Sunday, 24 August 2014

Peter Hitchens tries to make sense of UK foreign policy. Its raison d'etre explained by Claire Khaw

Peter Hitchens:

Bloody lessons we didn’t need to learn

For all the good he did by coming back from Cornwall last week, the Prime Minister might just as well have stayed on holiday, perhaps studying some more fishmongers’ slabs.

There he might find a flounder, the creature he currently most resembles – flat and still for most of the time, flailing wildly about when agitated.

The public murder of journalist James Foley has stirred a great deal of powerless frenzy.

As you listen to our leaders and their media friends raging and threatening vague things, I urge you to remember the following: They used to say exactly the same about the Provisional IRA, whose apologists are now welcome to sup with Her Majesty at Windsor Castle.

If people such as me criticise them, they grow pious and call themselves ‘peacemakers’.

Poor Mr Foley (may God rest his soul) was captured in November 2012 by the Syrian rebels our Government (and those of the USA and France) were already encouraging against President Assad.

On August 11, 2012, the former Foreign Secretary Malcolm Rifkind said sides had already been picked. He said we should be ‘giving them [rebels against Assad] equipment to bring the conflict to an end much sooner’.

Now this genius, a man who has had great power in the State, is saying we should work with President Assad against the Islamist fanatics.

Former Foreign Secretary Malcolm Rifkind said we should work with President Assad against Islamist fanatics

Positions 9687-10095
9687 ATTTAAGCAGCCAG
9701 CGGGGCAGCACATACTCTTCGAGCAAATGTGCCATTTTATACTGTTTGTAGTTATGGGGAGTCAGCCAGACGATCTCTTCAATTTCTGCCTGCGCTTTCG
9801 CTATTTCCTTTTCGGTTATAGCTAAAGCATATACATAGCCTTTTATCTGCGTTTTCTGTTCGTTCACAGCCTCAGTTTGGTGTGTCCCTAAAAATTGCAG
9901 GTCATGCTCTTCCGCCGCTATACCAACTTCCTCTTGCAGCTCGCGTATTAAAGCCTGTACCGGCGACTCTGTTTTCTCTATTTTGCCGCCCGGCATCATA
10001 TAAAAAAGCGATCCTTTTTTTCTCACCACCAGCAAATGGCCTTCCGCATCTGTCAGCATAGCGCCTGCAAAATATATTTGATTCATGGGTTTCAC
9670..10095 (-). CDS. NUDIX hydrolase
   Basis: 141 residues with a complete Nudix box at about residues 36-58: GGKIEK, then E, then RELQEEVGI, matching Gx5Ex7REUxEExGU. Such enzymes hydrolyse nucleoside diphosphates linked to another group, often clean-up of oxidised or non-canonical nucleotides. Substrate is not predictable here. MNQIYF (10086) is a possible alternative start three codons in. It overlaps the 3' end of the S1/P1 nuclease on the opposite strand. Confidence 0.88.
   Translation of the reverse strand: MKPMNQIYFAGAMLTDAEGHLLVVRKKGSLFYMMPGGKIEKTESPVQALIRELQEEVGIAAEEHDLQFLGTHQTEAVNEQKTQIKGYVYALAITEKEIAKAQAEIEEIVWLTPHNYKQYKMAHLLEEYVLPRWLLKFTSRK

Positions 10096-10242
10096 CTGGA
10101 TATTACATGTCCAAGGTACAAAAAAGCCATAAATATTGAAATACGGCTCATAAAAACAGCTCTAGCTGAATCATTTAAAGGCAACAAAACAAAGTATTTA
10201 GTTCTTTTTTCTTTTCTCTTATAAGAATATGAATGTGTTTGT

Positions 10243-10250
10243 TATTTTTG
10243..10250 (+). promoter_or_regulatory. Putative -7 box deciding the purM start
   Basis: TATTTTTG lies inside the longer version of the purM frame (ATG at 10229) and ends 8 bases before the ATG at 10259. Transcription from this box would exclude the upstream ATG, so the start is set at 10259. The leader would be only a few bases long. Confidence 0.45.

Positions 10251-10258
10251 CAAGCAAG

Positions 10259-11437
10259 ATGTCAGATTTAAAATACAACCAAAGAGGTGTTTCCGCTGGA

He might claim he had learned from his mistakes. But he had no need to. This outcome was obvious at the time. In June 2012, I wrote ‘Why do William Hague and the BBC want to help Saudi Arabia set up a fanatical Islamist state in Syria?

‘Don’t we realise that the “activists” we support are just as capable of conducting massacres as the pro-Assad militias?’ I also passed on reports from informants in Syria who told of ‘Salafis, ultra-puritan Muslims influenced by Saudi teachings, who loathe and threaten Syria’s minorities of Alawites and Christians.’

In February that year, I had written: ‘I tremble for the fate of Syria’s Christians if the Assad regime falls.’
The weathercock politicians who now claim to be shocked by the deeds of IS should be ceaselessly reminded that they helped to create it, when they could have known better.

And, like those who supported the Blair War in Iraq, their every public statement should be accompanied by a large warning, saying: ‘Wrong then – why should I be right now?’

Meanwhile, the Chilcot Report on the Iraq War remains unpublished, a scandal greater than any in modern times.

UK foreign policy only makes sense if you view it in the following terms:

Cause a situation where the sale of British armaments is made to willing buyers after they have had their countries destabilised by Western media and NGOs. In short, it is a state-sponsored criminal enterprise.

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